It’s true. I’m baffled by the statement that has been issued by the British Chiropractic Association. I suspect I am not the only one.
Apparently, “the BCA had no wish for its dispute with Simon Singh to end up in the courtroom”. I found this claim surprising, given that the BCA were offered right of reply by the Guardian at the time the original article was published. If they didn’t want to end up in the courtroom, then why didn’t they simply respond by to Singh’s article by making their case for chiropractic – perhaps by publishing the plethora of evidence that they claim backs up the use of chiropractic for colic, asthma etc?
The BCA also claim that “there is evidence for the BCA to have made claims that chiropractic can help various childhood conditions” and point out that they never claimed that chiropractic could cure these conditions. Regardless of the BCA’s distinction that chiropractic will “help” rather than “cure”, I’ve yet to see evidence that chiropractic will help these childhood conditions. The evidence that the BCA have listed below their statement appears to be deeply unimpressive, an impression confirmed by the Lay Science and Improbable Science blogs. (The Lay Science blog includes links to other bloggers covering this farcical statement.)
It “is the BCA’s case that there is good evidence” for chiropractic helping various childhood disorders. This is, unfortunately for the BCA, manifestly untrue. As shown by the Lay Science blog, the one paper that they list that looks at the efficacy of chiropractic as a treatment for asthma turns out to be a letter to the editor, which contains no actual evidence.*
Perhaps the most interesting element of the BCA’s latest statement is their remarkable claim that “the BCA welcomes full, frank and open scientific debate”. I think this is bullshit. If they welcomed full, frank and open scientific debate then they would at least respond to emails from members of the public who wanted to discuss the “research” page on their website. They would debate Singh – not sue him. Having written to the BCA and received a wholly inadequate response, I wrote again to the BCA on the 28th May (full text below). They have failed to respond, despite my contacting them on the 6th June to ask if they intended to answer my questions.
Dear Ms Wakefield,
In response to your email of 27th May, I would like to ask some further questions of the BCA:
1. You state that: “While spinal manipulation is one of the widely used treatment techniques used by chiropractors it is by no means the only one.” What treatment techniques other than spinal manipulation are used by chiropractors?
2. Have these other techniques been tested? If so, what kind of tests have they been subjected to and what results have been found?
3. You state that: “it is not, and never has been our practice to comment on systematic reviews of chiropractic, particularly when many of these have been demonstrated to be flawed”. What flaws have been demonstrated in systematic reviews of chiropractic?
4. Why don’t the BCA comment on systematic reviews? Is this official policy? (Surely if there are flaws in systematic reviews it would be better to discuss these flaws and look at whether these flaws can be eliminated from future reviews?)
5. Why do you dismiss an important tool in evidence-based medicine, the systematic review, but at the same time assert that outdated guidelines, which have been withdrawn, are “an important publication”? Do you believe that guidelines are more reliable than systematic reviews?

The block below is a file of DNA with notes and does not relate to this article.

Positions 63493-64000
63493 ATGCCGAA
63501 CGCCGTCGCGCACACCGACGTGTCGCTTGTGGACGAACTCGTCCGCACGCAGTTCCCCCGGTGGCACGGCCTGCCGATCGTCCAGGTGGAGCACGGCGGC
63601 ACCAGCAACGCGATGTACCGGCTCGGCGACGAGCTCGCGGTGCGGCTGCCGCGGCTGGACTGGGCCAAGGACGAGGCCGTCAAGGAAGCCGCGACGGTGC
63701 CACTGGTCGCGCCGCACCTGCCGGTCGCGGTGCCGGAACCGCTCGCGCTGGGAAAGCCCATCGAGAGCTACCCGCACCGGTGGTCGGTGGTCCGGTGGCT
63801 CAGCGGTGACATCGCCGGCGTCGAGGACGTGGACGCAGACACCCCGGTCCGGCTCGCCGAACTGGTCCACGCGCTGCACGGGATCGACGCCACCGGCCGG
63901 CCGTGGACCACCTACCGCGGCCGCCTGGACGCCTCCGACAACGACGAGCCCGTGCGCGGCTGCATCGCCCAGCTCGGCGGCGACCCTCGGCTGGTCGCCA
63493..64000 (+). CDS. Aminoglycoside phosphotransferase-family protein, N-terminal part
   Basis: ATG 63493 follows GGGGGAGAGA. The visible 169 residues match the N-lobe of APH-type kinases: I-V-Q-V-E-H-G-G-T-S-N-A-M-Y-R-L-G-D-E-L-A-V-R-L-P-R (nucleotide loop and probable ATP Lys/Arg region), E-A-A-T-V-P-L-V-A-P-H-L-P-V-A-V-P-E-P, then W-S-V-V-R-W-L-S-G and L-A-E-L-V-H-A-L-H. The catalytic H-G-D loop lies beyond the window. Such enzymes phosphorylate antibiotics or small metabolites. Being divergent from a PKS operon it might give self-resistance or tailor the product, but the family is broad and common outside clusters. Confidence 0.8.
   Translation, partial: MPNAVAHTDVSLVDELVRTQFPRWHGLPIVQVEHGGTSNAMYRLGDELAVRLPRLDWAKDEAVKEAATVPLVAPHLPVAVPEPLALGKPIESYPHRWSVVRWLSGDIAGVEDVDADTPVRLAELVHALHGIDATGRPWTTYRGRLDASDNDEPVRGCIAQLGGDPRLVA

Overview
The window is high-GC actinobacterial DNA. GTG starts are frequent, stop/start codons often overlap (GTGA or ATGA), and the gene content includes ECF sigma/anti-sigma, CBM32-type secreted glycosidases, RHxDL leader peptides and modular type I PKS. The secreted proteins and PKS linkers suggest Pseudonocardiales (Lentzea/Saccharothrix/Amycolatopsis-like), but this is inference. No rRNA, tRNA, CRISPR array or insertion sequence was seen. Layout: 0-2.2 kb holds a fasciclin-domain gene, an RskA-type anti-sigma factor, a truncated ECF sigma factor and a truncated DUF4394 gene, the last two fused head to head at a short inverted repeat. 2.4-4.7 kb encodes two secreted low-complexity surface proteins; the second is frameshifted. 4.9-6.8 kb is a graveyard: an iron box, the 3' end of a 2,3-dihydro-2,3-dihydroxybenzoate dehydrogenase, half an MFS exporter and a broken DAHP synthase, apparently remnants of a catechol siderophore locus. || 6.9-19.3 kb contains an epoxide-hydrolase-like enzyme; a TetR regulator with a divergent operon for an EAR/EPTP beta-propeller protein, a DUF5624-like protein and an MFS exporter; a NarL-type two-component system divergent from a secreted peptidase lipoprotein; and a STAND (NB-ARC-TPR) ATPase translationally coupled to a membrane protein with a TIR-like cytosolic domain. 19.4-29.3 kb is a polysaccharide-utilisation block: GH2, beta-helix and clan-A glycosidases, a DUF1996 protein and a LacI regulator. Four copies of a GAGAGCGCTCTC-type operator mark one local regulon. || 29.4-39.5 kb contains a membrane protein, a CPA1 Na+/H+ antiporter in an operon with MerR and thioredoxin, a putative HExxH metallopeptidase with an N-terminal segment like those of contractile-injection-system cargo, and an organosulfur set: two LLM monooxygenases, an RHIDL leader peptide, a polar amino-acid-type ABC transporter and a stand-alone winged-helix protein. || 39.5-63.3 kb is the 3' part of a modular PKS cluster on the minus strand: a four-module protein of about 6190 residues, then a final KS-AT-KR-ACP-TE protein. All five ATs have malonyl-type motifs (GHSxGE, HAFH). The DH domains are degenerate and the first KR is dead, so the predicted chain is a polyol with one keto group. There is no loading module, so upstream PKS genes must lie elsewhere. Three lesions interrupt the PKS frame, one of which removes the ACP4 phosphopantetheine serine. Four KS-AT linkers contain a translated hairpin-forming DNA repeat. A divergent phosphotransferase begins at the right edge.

Regards, James Cole.
Given that the BCA stated in an email to me that “it is not, and never has been our practice to comment on systematic reviews of chiropractic, particularly when many of these have been demonstrated to be flawed” and that they have subsequently refused to answer my requests for clarification of their stance (or any other element of my email of 28th May), how credible is the BCA claim in their latest statement that they “welcome full, frank and open scientific debate”? How credible is it in the light of their decision to sue Simon Singh rather than take up the Guardian’s offer of a right to reply? I find it incredible. I’m actually a little shocked that they expect anybody to believe their statement. I’m surprised that they had the brass neck to put something so inaccurate into the public domain. Frankly, I doubt that the BCA are capable of telling us the truth. I say this because I don’t think they are capable of judging what is true and what is not.
Jack of Kent on the BCA statement. Another general look at the BCA’s statement comes from the Thinking is Real blog. I have decided not to look at the BCA’s evidence myself but will leave it to those better qualified to do so. I think that Gimpy and Lay Science will be listing those bloggers that take a critical look at this “evidence”.
*The author of the Lay Science blog had already dealt with Chronic pediatric asthma and chiropractic spinal manipulation: a prospective clinical series and randomized clinical pilot study. The abstract is available here: http://www.ncbi.nlm.nih.gov/pubmed/11514813. The authors note that “There were no important changes in lung function or hyperresponsiveness at any time.” The only positive results appear to be the children’s own assessments of their asthma severity and quality of life and even then, the authors state that “The observed improvements are unlikely as a result of the specific effects of chiropractic SMT alone, but other aspects of the clinical encounter that should not be dismissed readily.”
EDIT: Relevant to my above comment about ‘deciding not to look at the BCA’s evidence myself but leaving it to those better qualified to do so’ and the reference to the BCA’s asthma evidence, here is Evidence Matters with their take on the British Chiropractic Association and the plethora of evidence for paediatric asthma.